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Record number 541256
Title Local functioning, landscape structuring : Drivers of soil microbial community structure and function in peatlands
Author(s) Teurlincx, Sven; Heijboer, Amber; Veraart, Annelies J.; Kowalchuk, George A.; Steven, Steven A.
Source Frontiers in Microbiology 9 (2018)SEP. - ISSN 1664-302X
DOI https://doi.org/10.3389/fmicb.2018.02060
Department(s) Graduate school PE & RC 2Onderzoekschool PE & RC 2
Aquatic Ecology and Water Quality Management
Publication type Refereed Article in a scientific journal
Publication year 2018
Keyword(s) Biolog Ecoplates - CLPP - Ditch margins - Landscape ecology - Microbial community - Peatland management - Peatlands - PLFA
Abstract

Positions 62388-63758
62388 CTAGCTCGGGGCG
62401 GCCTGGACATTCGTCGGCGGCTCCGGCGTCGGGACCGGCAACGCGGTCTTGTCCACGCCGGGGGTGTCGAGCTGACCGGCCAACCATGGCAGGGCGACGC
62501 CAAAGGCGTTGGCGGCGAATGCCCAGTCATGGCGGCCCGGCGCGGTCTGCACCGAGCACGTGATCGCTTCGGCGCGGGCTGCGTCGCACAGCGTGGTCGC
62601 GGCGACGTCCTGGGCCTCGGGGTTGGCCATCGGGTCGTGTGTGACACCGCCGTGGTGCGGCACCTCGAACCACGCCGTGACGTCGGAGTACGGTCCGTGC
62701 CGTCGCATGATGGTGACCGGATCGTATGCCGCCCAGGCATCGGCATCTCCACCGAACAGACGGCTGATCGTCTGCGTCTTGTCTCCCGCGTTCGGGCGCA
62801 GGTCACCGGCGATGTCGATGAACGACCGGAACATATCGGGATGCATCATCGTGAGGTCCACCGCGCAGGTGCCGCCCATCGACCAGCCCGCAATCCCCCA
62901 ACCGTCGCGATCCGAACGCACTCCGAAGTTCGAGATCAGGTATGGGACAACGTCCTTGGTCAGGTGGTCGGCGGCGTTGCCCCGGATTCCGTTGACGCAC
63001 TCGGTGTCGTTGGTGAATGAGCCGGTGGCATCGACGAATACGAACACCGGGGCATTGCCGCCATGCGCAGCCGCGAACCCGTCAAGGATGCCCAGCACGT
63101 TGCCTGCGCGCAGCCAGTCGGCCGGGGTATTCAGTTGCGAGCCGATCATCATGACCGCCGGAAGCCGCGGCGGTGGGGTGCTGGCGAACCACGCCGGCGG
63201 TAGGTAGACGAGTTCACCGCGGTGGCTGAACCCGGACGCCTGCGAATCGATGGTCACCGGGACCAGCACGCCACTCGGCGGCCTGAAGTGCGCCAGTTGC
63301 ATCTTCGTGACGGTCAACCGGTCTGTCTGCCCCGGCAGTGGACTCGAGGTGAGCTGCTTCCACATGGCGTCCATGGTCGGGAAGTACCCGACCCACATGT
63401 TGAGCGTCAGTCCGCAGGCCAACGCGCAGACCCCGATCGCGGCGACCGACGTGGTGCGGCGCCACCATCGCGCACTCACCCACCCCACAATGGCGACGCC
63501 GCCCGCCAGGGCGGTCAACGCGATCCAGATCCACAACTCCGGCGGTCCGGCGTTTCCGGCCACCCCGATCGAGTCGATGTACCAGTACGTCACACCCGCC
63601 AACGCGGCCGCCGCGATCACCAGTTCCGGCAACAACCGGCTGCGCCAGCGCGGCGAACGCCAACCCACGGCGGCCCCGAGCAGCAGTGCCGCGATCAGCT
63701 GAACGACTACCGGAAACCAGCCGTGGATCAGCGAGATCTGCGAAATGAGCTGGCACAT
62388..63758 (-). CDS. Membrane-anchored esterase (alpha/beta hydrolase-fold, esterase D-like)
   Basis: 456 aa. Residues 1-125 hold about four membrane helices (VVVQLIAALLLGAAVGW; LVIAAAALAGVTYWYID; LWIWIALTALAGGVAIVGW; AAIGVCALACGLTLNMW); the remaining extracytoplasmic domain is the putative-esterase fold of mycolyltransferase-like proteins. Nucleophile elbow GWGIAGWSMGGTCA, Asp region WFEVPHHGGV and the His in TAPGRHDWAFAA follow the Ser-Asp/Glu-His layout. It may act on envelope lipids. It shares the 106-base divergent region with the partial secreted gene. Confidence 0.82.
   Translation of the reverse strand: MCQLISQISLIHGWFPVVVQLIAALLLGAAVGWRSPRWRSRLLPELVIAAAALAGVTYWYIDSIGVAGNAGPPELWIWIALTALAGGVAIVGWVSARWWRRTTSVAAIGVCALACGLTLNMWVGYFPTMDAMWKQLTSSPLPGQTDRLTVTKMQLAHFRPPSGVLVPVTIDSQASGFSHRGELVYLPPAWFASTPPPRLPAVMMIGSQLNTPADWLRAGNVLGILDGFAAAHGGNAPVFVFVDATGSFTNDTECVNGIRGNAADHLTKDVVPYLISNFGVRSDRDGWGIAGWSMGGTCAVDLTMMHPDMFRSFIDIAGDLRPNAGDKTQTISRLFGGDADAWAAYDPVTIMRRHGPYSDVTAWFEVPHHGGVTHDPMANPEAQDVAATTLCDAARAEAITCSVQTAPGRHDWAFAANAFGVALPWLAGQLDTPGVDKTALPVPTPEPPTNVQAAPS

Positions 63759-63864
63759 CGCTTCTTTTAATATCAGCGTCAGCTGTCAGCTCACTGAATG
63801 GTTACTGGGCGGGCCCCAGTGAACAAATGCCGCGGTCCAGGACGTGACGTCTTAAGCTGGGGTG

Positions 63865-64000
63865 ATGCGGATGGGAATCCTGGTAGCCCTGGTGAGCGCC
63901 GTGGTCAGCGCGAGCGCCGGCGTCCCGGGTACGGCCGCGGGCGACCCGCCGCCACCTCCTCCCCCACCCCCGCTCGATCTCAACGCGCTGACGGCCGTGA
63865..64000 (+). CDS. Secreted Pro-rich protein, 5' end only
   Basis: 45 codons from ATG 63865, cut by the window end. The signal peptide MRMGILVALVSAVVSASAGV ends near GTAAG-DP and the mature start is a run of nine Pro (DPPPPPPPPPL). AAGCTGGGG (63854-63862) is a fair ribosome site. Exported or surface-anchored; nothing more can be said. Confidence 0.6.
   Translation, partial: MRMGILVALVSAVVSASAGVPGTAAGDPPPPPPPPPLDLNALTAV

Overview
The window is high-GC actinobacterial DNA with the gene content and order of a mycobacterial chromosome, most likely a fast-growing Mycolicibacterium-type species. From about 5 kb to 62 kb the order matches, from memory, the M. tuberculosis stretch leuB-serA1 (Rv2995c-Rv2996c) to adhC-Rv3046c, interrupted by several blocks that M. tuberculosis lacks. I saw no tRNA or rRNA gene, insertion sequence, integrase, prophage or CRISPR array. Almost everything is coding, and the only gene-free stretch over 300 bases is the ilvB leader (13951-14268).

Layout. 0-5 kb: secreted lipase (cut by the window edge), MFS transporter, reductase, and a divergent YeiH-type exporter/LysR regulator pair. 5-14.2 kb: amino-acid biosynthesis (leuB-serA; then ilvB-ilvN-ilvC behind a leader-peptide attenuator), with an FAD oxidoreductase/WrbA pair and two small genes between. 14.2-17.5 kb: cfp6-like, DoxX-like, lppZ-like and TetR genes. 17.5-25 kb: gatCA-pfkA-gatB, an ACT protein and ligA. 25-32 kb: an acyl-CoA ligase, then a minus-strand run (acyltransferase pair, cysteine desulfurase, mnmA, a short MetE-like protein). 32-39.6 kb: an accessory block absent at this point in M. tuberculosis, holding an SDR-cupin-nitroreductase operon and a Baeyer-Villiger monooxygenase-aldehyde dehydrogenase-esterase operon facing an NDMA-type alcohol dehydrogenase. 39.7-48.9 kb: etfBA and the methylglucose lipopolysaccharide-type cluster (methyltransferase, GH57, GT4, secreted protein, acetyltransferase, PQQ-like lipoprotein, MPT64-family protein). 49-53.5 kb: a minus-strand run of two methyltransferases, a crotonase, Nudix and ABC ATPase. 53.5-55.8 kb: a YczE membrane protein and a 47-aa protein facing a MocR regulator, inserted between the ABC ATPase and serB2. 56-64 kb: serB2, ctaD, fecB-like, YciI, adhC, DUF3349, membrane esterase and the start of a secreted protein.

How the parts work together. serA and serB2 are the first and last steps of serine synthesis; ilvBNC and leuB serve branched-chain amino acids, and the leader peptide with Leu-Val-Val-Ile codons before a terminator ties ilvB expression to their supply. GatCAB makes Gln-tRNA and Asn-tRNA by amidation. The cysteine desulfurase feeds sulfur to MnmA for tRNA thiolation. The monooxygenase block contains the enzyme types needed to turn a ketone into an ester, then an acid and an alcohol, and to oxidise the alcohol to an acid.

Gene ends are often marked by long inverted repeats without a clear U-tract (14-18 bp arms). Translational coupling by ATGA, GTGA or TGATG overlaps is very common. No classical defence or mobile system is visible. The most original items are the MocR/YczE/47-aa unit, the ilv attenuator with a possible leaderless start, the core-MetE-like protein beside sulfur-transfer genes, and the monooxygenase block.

Agricultural peatlands are essential for a myriad of ecosystem functions and play an important role in the global carbon (C) cycle through C sequestration. Management of these agricultural peatlands takes place at different spatial scales, ranging from local to landscape management, and drivers of soil microbial community structure and function may be scale-dependent. Effective management for an optimal biogeochemical functioning thus requires knowledge of the drivers on soil microbial community structure and functioning, as well as the spatial scales upon which they are influenced. During two field campaigns, we examined the importance of different drivers (i.e., soil characteristics, nutrient management, vegetation composition) at two spatial scales (local vs. landscape) for, respectively, the soil microbial community structure (determined by PLFA) and soil microbial community functional capacity (as assessed by CLPP) in agricultural peatlands. First, we show by an analysis of PLFA profiles that the total microbial biomass changes with soil moisture and relative C:P nutrient availability. Secondly, we showed that soil communities are controlled by a distinct set of drivers at the local, as opposed to landscape, scale. Community structure was found to be markedly different between areas, in contrast to community function which showed high variability within areas. We further found that microbial structure appears to be controlled more at a landscape scale by nutrient-related variables, whereas microbial functional capacity is driven locally through plant community feedbacks. Optimal management strategies within such peatlands should therefore consider the scale-dependent action of soil microbial community drivers, for example by first optimizing microbial structure at the landscape scale by targeted areal management, and then optimizing soil microbial function by local vegetation management.

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